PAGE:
Jazz quartet to bring spontaneity to GCC
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Jazz quartet to bring spontaneity to GCC

Oct 5, 2015

BATAVIA — When he was a kid, Charley Krachy’s parents took him to a year-end school assembly.

All he remembers is the high school student playing “Saxophobia” on his alto saxophone.

“It was one of those moments. He played an incredible solo,” Krachy said. “The next day I told my parents I wanted to play the sax.”

He’s been playing some 50-plus years since. Krachy is part of the Kazzrie Jaxen Quartet set to perform this week. The concert is at 7:30 p.m. Friday at Genesee Community College, 1 College Rd.

A native of the Peekskill area, Krachy didn’t meet up with Jaxen until around 1979. He had been previously playing weddings and barmitzvahs — gigs at which fans judged the band by how closely they resembled top 40 radio. That eventually got old, he said. With a genuine passion for music deep in his soul, Krachy ventured into improvisational jazz.

“I grew up listening to Benny Goodman, Louis Armstrong and Lester Young, mostly.  We had a big Stromberg-Carlson player and I remember the needles for the 78 rpm came in little brown envelopes, six to a pack, I think,” he said. “When Les Paul and Mary Ford came out with “How High the Moon,” I wore out the record in about a week ... I didn’t realize then, but I believe now that my deep love of music comes from this period.”

The more he delved into the jazz world, the more he began meeting more impressionable musicians, including Jaxen. The pair played duets and recorded an album that received a good review from the Village Voice. That seemed to catapult them to another level that included playing at The Blue Note, a highly acclaimed jazz club known for bringing the best music and shows to the Missouri region. They “steamrolled” from there, Krachy said.

About 10 years later, drummer Bill Chattin  with Don Messina on the bass hooked up with Krachy and Jaxen for an impromptu jam session. A quartet was born.

“There was something really happening,” Krachy said. “We were improvising, it was spontaneous. We played one tune together and we all looked at each other and said ‘wow.’”

No slouch in the music department, Jaxen started taking classical piano by age 6. She got her start by improvising songs on her folks’ old piano when she was 4. She spent many hours singing along to a player piano and journeyed toward jazz by her early 20s.

She is a vocalist, pianist, teacher and composer known for her “playful exuberance, originality, virtuosity and ability to transport an audience,” according to her bio. Her musical expression ranges from free improvisation and jazz standards to original songs  and “vibrational journeys into dreamtime.” She has recorded for the Jazz Records and New Artists labels, as well as independently.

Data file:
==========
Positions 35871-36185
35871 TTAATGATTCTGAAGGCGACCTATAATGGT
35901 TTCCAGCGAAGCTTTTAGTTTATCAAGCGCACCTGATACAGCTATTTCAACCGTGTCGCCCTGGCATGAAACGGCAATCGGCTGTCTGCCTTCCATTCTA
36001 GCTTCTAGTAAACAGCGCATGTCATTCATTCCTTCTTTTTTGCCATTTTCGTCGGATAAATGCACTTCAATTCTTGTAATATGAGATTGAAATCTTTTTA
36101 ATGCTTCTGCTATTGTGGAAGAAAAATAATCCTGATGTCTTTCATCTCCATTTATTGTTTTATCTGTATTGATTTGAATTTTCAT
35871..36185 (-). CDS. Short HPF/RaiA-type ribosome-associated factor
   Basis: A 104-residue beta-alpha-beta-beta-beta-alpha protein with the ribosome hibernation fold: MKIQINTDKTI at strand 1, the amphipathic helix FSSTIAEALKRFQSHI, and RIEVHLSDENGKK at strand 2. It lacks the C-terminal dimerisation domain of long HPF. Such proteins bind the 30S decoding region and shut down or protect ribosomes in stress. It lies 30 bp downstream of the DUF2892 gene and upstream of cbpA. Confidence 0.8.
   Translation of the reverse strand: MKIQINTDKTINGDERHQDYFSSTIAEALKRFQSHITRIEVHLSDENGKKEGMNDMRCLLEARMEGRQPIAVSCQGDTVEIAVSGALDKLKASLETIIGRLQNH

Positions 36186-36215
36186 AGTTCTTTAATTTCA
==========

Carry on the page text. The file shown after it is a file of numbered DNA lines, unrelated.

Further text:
Her list of performance venues includes Carnegie Recital Hall, The Greenwich Village Jazz Festival,  Sweet Basil, Birdland, The Stone and and The Tusten Theater. Her one-woman shows have combined original music, poetry and prose and have been presented at theaters and colleges on the East Coast. In 2006 she won the Best Music Award at the Digit Festival in Narrowsburg.

Jaxen has been honored to play and/or record with many musicians including Eddie Gomez, Lenny Popkin, Roger Mancuso, Ratzo Harris, Thurman Barker, Carol Liebowitz, Carol Tristano, Warne Marsh, Cameron Brown, Tom Whaley and Miles Brown. Her jazz mentors include Lennie Tristano, Connie Crothers and Harvey Diamond.

Joining her for a duet was “daunting,” Krachy said. But he persevered and it was one of many sessions that were important to his musical development.

The quartet plans to entertain the audience Friday with some jazz standards, American song book favorites such as Gershwin and originals composed each by Jaxen and Krachy.

“And some occasional explorations into the unknown,” Krachy said.

The players ...

Each musician is described as: the lighter-than-air swing of drummer Bill Chattin, the earthy melodic pulsations of bassist Don Messina, the oceanic depth of tenor Charley Krachy and the adventurousness of pianist Kazzrie Jaxen. Their collective approach stretches the music “in unique and complex directions, serving to the feel and pure joy of improvisation,” a news release stated.

Jaxen likes to interact with the audience as part of the concert experience, Krachy said. And the group offers a question-and-answer period at the end so that patrons may find out more about the musicians and the genre of jazz.

Tickets are $8 for adults, $5 for GCC faculty/staff and senior citizens, $3 for GCC students. Alumni with ID receive $2 off the full ticket price. Tickets are available through the GCC box office at (585) 345-6814.

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